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David Sedaris is subversive, funny, absurd and dry, and this book mostly about Christmas has some priceless gems, but I wish I'd started with one of his others first.
Having heard his live readings on BBC radio, I have come to love his wonderful and often poignant observations on the absurdities of life. His humour never fails to make me laugh, and reminds me of Tom Lehrer, with an absurdist twist. From the politics of being one of Santas Elves at Macy's to the difficulties of explaining the Easter bunny to a Muslim in French, or his fascination with autopsy reports, this book has some priceless and delicious stories.
So, why only 4 stars?
Some of the stories, (such as the Dunbar family Christmas circular), are certainly more poignant than funny - almost tragic, and his brilliant but biting cynicism sometimes left me feeling deflated. (He is at his best when being autobiographical, and with a live audience).
However, I think for me it is because this is a "collection" of assorted stories on a theme, rather than a whole book, which left me wishing I'd started with one of his more complete audiobooks.
That aside, I am off to buy another, and probably many more after that, for he is a rare talent, with an astute eye for Homo absurdus, and a genius for expressing that in humour. Don't be put off by his voice. Once you get used to his style, his delivery is impeccable, and his timing and inflection certainly add to the humour of the writing.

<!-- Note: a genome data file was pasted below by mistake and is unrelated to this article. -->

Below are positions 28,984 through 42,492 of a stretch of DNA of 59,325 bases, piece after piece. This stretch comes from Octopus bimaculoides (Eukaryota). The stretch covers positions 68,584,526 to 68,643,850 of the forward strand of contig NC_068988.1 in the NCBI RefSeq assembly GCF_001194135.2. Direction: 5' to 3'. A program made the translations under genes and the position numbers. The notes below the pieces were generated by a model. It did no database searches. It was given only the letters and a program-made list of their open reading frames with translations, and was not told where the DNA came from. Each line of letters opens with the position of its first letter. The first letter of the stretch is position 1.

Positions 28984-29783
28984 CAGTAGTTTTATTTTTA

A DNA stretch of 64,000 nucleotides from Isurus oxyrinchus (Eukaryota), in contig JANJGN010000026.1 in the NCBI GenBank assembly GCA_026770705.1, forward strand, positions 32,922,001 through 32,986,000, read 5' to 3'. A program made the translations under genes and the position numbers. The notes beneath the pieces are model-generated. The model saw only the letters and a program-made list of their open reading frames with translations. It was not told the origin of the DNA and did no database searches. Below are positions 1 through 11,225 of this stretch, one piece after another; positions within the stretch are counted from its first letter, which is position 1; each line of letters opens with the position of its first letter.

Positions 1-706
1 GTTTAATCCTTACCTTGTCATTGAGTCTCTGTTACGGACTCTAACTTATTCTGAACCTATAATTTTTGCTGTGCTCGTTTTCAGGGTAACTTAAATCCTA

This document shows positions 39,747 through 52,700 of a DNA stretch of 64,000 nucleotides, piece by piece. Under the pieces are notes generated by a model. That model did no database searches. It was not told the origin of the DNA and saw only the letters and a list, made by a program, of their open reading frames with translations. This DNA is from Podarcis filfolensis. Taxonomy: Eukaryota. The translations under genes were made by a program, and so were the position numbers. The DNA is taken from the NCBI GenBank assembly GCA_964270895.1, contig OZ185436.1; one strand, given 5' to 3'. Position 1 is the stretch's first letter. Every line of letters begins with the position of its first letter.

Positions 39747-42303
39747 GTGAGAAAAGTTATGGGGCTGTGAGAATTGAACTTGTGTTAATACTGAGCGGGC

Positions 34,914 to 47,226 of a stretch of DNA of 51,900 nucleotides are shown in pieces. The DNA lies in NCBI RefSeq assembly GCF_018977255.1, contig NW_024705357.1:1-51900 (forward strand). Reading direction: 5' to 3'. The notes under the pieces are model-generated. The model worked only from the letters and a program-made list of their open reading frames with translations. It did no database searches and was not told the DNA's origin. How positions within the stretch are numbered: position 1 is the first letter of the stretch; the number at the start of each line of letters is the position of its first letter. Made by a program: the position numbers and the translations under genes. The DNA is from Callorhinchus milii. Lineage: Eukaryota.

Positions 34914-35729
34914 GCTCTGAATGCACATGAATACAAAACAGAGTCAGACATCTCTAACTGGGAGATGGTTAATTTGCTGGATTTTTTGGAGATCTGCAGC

4 of 4 people found this review helpful
I picked this up, knowing David Sedaris from his "appearances" on This American Life. It's a great, funny, and insightful look into life from David's point of view. He's brilliant reading his own work, so much so, I think it's probably better to buy the audio book, than the printed book. Great listen for any lover of the absurd.
2 of 2 people found this review helpful
I will start by saying that I am now a fan of Sedaris after finishing a second book by the author.
This book is a cynical, dark, sarcastic, satirical collection of stories about the family oriented holiday season from the dysfunctional perspective of David Sedaris.
One story is about Mr. Sedaris applying for a job at Macy's store, New York to work as an elf during the Christmas season. Having experienced Macy's store during this period and reading about the author's time there working as an elf, made the reading doubly funny.
Another of the stories I laughed at just by reading the title: Dinah, the Christmas Whore.
Some of the tales are quite violent, but, somehow still weirdly comical.
I will definitely be reading more of his work.
Sergiu Pobereznic (Amazon author)
1 of 1 people found this review helpful